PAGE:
It's 100% biological and biodynamic, and I have other production with olive trees, with saffron, with some fruits, etc.
Tell us a little bit about the Languedoc as a region. The Languedoc produces a lot of wine, there's oceans of wine being produced from the Languedoc, yet at the same time there are pockets of quality winemaking going on there.
I can speak for the Pic St-Loup, because we have a special terroir on the Pic St-Loup. A special climate, it's the coldest climate for the South of France, and you can see that we have the same rain as you can find in the North Rhone. After, what's interesting is that in many places in the Languedoc, people were able, at the end of the 19th century, to plant vineyards where they couldn't do anything else.
At the beginning you have the vineyard at the top of the hill or something, good exposition, but it's at the end of the 19th, and at the beginning of the 20th, all the vineyards are going down to produce more and more. Now it's the second time, the third time, it's going up. That is a tradition, but it depends what you want to be a producer of. If you want to do quality.
How has it been running your own estate? It's one thing being a winemaker, and it's another thing being the owner and having to write the checks and everything. It's almost a different skill set, isn't it?
Yeah, a different job. I think the most important thing to see in a vineyard are beautiful grapes, it's easy to make wine. After you can talk about it, you can drink, you can sell the vintage. But the job is in the vineyard, that's 90% of making wine. After I have to travel to do tastings and talk about the wine, but after, the rest is easy when you have good wine.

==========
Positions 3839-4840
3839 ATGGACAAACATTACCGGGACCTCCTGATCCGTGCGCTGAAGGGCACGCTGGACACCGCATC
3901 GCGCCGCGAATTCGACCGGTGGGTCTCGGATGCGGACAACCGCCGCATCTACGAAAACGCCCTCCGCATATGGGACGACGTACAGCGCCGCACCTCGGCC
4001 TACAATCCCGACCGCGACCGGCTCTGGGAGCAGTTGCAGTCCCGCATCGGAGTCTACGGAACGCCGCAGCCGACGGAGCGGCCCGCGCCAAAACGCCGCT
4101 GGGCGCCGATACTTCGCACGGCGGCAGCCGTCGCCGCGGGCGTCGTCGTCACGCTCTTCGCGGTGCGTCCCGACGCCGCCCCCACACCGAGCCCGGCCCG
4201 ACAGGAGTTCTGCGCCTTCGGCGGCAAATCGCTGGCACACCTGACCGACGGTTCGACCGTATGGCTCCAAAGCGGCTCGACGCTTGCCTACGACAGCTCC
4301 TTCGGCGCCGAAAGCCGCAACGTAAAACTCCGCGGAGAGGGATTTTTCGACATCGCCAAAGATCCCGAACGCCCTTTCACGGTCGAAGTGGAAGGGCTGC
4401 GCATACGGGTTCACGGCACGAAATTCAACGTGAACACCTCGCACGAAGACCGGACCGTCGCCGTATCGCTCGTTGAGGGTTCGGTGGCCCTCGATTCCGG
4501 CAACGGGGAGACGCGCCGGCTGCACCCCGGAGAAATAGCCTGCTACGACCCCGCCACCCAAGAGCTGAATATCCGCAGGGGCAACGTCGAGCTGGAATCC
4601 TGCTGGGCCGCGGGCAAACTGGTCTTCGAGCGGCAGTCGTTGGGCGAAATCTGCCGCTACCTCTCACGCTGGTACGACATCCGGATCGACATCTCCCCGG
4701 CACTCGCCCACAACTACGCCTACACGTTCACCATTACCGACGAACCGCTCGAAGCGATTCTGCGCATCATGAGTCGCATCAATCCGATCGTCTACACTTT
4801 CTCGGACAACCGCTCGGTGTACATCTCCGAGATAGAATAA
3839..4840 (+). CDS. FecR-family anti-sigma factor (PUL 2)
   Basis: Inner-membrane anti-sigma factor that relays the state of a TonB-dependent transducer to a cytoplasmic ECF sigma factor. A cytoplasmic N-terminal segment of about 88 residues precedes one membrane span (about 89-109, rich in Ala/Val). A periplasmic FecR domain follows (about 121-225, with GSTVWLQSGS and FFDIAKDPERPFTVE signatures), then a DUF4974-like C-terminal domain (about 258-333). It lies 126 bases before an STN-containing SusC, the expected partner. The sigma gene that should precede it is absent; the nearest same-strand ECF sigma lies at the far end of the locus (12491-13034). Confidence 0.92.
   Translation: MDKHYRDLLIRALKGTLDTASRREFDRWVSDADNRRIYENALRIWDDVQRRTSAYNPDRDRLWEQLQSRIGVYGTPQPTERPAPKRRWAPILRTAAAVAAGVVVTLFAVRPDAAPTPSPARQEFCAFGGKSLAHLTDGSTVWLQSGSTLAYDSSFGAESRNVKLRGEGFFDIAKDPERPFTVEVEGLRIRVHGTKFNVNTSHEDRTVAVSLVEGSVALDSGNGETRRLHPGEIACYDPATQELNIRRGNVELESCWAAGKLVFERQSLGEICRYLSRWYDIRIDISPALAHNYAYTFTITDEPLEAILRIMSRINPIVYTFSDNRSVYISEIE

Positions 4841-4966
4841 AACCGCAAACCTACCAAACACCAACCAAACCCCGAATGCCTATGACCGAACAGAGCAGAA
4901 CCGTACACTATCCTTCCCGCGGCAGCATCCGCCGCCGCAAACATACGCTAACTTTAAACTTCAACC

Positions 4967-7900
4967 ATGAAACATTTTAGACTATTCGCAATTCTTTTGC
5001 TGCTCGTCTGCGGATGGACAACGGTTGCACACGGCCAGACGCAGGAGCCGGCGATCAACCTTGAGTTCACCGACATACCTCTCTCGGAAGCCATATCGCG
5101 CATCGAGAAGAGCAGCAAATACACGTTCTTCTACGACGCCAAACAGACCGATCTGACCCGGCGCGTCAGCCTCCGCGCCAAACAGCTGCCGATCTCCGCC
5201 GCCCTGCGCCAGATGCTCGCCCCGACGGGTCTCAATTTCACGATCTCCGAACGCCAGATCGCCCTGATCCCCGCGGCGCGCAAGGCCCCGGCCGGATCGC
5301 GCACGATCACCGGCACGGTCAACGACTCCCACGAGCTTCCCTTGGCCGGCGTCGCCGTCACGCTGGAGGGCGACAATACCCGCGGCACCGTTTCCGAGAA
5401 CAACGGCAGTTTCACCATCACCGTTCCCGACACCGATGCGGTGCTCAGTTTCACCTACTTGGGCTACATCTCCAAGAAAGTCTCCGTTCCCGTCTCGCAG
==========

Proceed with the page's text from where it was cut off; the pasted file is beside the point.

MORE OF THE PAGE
When you decided to start your own wine, did you approach Kermit? Did you say "I'm interested in doing this, is this something you would be interested in?"
Yeah. I knew Kermit before I started my project, so we had some informal dinner or lunch together with other winemakers, and we talked about it, and I told him what I wanted to do. He said to me, "The first bottle you have, send me some samples in Bandol." That's what I did, and two days after, I had a request. He said, "I want everything."
You must have been jumping up and down that day, right? When an importer like Kermit Lynch takes you on, it's a big deal.
Sure. I have my project, I'm working in Château La Roque, so it's a busy time, so it's important for me to have an importer like Kermit for my wines. I don't have the time to sell my wines, it's a good deal for me.
Tell us a little bit about your philosophy of winemaking.
I think we have to change with other winemakers, with people, that's the only way. The most important thing is to have dinner together with friends, to talk about wine, to cook. It's not fun if you are drinking alone and not talking about wine with others. I think it's really a philosophy to have fun with friends and talk about wine. Tasting other regions, you can find many interesting wines in other countries. You have to taste all the time and talk about it, and try to understand what the winemaker is trying to do with the wine.
You made a decision on your own estate to go biodynamic. Why was that?
I don't want to be asked too many questions when my child goes into the vineyard and eats grapes. When you drink my wine I don't want to be asked too many questions. That's it. I'm not sure if the wine is better, I don't know, but what I want, I want to sleep well. I think it's not difficult to produce wine in this way. That's the nature, my grandmother is using some plants, she is working maybe 50 years before, and it's easier.